This photo shows the group we travelled through Ethiopia with, including our guide and driver. We are all standing in front of Christie, our truck.
Our first sight of Christie

Overlanding is defined as ‘travelling a long distance over land to remote destinations where the journey is the principal goal’.  There is also usually an element of self-reliance associated with an overland trip which you wouldn’t get with any other form of travel, that is to say, the vehicle carries everything the traveller needs in order to survive in ‘off the beaten track’ locations – food, water and shelter.  Applying this definition, when we embarked on our tour around Ethiopia, we were definitely overlanding virgins.  Previous trips around Malaysia, Thailand, Sri Lanka, and other far flung places, when we were transported in air-conditioned minibuses and deposited in four-star hotels every night just don’t meet the criteria!

We first considered overlanding more than ten years ago when we saw one of Dragoman’s trucks at a travel show.  I was very taken with the idea of spending several months travelling the world, living out of such a head-turning vehicle.  Life, however, got in the way and the idea was pushed to the back of our minds.  Last year, at the Destinations Show in London, we again spotted a Dragoman truck.  This time, we went so far as to get on board, watch a presentation and listen to a talk by a company representative.  Our interest in this form of travel was reignited, but, at the time, we were not in a position to do anything about it.  Then our circumstances changed, fate intervened and, with little time to prepare, we found ourselves booked on to a 21 day Dragoman overlanding trip from Addis Ababa to Gondar in Ethiopia.  What had we done?  Would we be able to cope with this far from luxurious trip?  Thankfully, the answer to this question turned out to be a resounding ‘yes’ – we had an amazing time!!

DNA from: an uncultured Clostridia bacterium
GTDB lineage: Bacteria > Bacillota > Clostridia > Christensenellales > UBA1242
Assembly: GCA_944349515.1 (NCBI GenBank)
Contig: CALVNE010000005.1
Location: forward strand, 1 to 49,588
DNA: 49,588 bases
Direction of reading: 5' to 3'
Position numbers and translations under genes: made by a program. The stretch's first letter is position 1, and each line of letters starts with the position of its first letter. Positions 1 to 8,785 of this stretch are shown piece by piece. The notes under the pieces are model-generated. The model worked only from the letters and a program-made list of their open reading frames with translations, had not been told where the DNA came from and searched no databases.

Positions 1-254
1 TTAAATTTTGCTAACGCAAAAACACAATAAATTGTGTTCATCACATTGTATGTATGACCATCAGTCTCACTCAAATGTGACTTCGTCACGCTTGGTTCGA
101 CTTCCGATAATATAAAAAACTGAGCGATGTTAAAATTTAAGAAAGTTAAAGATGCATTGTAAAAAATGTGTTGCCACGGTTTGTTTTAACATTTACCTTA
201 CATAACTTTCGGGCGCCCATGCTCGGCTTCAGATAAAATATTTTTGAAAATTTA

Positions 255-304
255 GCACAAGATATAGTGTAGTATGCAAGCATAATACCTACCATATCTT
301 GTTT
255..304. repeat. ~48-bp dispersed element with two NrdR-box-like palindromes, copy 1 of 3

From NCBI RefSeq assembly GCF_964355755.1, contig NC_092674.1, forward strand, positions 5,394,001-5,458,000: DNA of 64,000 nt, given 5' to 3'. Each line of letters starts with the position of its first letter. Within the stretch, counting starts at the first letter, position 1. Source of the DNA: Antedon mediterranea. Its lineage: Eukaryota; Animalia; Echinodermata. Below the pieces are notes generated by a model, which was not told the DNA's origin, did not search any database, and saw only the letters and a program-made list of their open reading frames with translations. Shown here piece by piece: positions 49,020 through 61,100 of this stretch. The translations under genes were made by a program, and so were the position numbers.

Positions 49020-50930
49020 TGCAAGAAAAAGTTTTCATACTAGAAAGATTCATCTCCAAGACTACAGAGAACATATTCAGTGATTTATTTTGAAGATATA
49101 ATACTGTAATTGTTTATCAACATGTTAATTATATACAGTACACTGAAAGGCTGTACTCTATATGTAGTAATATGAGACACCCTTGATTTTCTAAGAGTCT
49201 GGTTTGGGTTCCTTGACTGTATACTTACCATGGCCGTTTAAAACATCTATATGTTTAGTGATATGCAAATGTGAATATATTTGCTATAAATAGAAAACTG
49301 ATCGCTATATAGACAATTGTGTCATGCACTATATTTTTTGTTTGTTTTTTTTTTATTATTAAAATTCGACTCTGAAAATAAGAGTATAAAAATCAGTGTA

Christie in the Simien Mountains
We flew to Addis a few days before the start of our overlanding journey.  The first sight we got of our truck, Christie, was when we returned to our hotel with our guide, Yuhn, after a day out exploring the city.  We were all surprised and delighted to see her!  Later that evening, we got to meet Kate, our tour leader, David, our driver, and the rest of the group we would be travelling with.  I had assumed that the majority of our fellow travellers would be seasoned overlanders and I was a little nervous about meeting them and finding out that we were the only novices.  In the event, of our eight travelling companions, only one of them had been overlanding before.  For the rest of us, this would be our first time.  I felt reassured!
The next morning, we set off on our journey.  For the first of many times, we had to load our luggage into Christie’s back locker, a task that involved one of our number grabbing hold of a rope and hauling themselves up inside whilst another person passed the bags to them.  Once the luggage was loaded, we boarded the truck, found a seat and had our ‘truck briefing’ from Kate.  Christie has 22 seats so, as there were only 10 people in our group, we had the luxury of a double seat each – plenty of room to spread out!  As the trip progressed, I was very grateful for the space – I don’t think I would have enjoyed the trip nearly as much if we’d had a full truck!  Kate explained to us the normal overlanding etiquette of changing seats every day, moving around the truck to give everyone the chance to try every seat.  This worked very well and meant that no one person could hog the table or would have to put up with the dodgy window all the time!  Not that we had any such issues really.  For a group of strangers thrown together, we all got on surprisingly well.  We were the only couple – the rest of our party were all individual travellers.  We ranged in age from late twenties to late seventies and hailed from the UK, Ireland, the USA, Canada and Australia.  As you would expect on a trip of this kind, we were all pretty well like-minded people and one of the highlights of the journey for me was swapping travel stories with them and being inspired as to where we want to go next!